City University of New York (UNITED STATES)
About this paper:
Appears in: EDULEARN11 Proceedings
Publication year: 2011
Pages: 775-782
ISBN: 978-84-615-0441-1
ISSN: 2340-1117
Conference name: 3rd International Conference on Education and New Learning Technologies
Dates: 4-6 July, 2011
Location: Barcelona, Spain
Although ethics is a core topic within the human service curriculum, preparing students to become ethical professionals is a challenge for human service educators. Ethical decision-making is a craft that students may not easily acquire since an exact formula for determining right versus wrong does not exist. Hence it is wise to present complex scenarios to students to enhance a realistic practice foundation, which includes ethical considerations. This presentation and paper incorporates this element, within a pedagogical setting, as well as introducing an assessment tool which illustrates situational dilemmas within a human service milieu. The focus of the tool is to ascertain student judgment through the ethical decision-making process that may lead to insights, beliefs, and classroom discussion.

Curriculum that includes ethical components and practical examples can assist educators in their quest to mentor potentially ethical human service students. The incorporation of vital elements in the transcendence of this skill may include a discussion of one acquiring a tolerance for ambiguity-in multiple practice situations; self-reflection of thoughts and feelings about certain dilemmas; and the evaluation of the latent and manifest content of a situation, rather then relying on personal opinion (Manning, 2003). Also a worker’s choice of method, in a situation, can sometimes be contradictory, erratic, and fallible. It then may be beneficial to “distinguish between questions of preferred method and questions of ethics” (Garthwait, 2008, p. 183).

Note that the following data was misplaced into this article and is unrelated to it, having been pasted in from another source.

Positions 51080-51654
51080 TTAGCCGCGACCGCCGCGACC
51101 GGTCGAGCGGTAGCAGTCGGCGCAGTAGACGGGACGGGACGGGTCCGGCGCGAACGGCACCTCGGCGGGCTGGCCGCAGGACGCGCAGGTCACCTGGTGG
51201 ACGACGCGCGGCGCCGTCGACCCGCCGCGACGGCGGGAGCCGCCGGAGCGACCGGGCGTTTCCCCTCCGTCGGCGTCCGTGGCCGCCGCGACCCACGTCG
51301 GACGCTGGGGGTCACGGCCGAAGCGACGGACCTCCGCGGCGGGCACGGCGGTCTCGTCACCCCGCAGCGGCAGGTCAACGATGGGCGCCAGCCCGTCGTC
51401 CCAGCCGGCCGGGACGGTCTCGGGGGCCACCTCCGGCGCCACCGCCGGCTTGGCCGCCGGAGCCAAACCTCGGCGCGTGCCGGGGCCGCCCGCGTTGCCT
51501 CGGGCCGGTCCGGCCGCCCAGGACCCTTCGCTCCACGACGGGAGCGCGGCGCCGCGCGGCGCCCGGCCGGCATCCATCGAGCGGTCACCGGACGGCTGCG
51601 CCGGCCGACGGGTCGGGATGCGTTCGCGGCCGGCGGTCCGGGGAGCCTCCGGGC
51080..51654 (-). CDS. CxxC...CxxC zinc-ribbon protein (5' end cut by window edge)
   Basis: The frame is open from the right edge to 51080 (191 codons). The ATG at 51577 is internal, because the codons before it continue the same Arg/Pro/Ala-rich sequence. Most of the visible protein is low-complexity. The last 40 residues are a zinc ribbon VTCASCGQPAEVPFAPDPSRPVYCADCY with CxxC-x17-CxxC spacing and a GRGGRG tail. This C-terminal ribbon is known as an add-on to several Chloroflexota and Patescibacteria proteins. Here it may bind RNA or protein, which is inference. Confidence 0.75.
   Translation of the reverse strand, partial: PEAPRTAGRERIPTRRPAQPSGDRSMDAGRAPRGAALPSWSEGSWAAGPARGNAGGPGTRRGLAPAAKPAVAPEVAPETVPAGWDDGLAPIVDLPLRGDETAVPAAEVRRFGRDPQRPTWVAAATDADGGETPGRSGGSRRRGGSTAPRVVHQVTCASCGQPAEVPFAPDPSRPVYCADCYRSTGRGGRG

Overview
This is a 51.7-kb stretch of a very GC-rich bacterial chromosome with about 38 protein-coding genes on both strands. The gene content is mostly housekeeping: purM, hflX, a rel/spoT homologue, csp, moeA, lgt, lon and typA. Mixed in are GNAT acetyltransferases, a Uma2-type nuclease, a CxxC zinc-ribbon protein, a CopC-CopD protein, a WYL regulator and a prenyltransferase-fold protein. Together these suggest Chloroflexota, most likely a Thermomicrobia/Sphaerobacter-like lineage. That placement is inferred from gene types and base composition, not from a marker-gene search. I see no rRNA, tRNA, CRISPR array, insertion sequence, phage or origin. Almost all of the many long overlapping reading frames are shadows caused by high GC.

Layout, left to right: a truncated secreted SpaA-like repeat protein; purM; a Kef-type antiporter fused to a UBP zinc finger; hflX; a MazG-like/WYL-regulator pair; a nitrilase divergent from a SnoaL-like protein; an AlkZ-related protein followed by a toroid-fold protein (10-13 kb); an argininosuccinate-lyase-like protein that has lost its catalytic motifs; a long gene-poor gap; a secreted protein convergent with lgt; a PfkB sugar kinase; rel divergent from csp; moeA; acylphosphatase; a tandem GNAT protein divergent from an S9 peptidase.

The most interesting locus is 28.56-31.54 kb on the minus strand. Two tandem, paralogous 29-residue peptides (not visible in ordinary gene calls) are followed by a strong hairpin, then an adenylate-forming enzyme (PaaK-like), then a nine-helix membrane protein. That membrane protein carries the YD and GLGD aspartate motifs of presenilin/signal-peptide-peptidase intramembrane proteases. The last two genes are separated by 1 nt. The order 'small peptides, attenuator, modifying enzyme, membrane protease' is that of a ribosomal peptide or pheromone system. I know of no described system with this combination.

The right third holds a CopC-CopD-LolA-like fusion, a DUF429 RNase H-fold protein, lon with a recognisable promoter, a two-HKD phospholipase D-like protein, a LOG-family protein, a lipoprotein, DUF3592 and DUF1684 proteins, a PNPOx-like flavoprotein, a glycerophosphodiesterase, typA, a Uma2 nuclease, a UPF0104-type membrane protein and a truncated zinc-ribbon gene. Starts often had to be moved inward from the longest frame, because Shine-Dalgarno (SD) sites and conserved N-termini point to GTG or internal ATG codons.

Ethical situations and training can be as atypical and diverse as the clientele one may serve (Chang, Scott & Decker, 2009). In these cases seasoned practitioners will perceive perplexing situations as a “complex process” while those less evolved will seek the “black-and-white or right-or-wrong process” to problem solving (Neukrug, 2008, p. 52). Or when uncomfortable, the latter group may even go as far as redefining the problem to coincide with their desired solution (Welfel, 2006). These workers are unaware of a “systematic” approach to tackling ethical dilemmas (Lichtenstein, Lindstrom & Kerewsky, 2005, p. 27) and need to be trained to do so as such.

Human service workers and students need to recognize that even the most benign situations require thought and perceptive judgment. With lack of awareness practitioners may be ignorant to how their personal or preferred behaviors can impact and influence consumers by promoting their own, or the agency’s, interests (Corey, Corey, & Callanan, 2007; Dolgoff, Loewenberg & Harrington, 2009). In fact decisions based on ones own needs, is a form of abusive clinical power that is “exploitive in nature and therefore harmful to the client” (Sperry, 2007, p. 132). To successfully teach professional clinical concepts, educators must then present the most true to life ethical dilemmas for students to contemplate and decipher.
Ethical dilemmas, assessment tool, human services, dual relationships, confidentiality, treatment, self-awareness, duty to warn.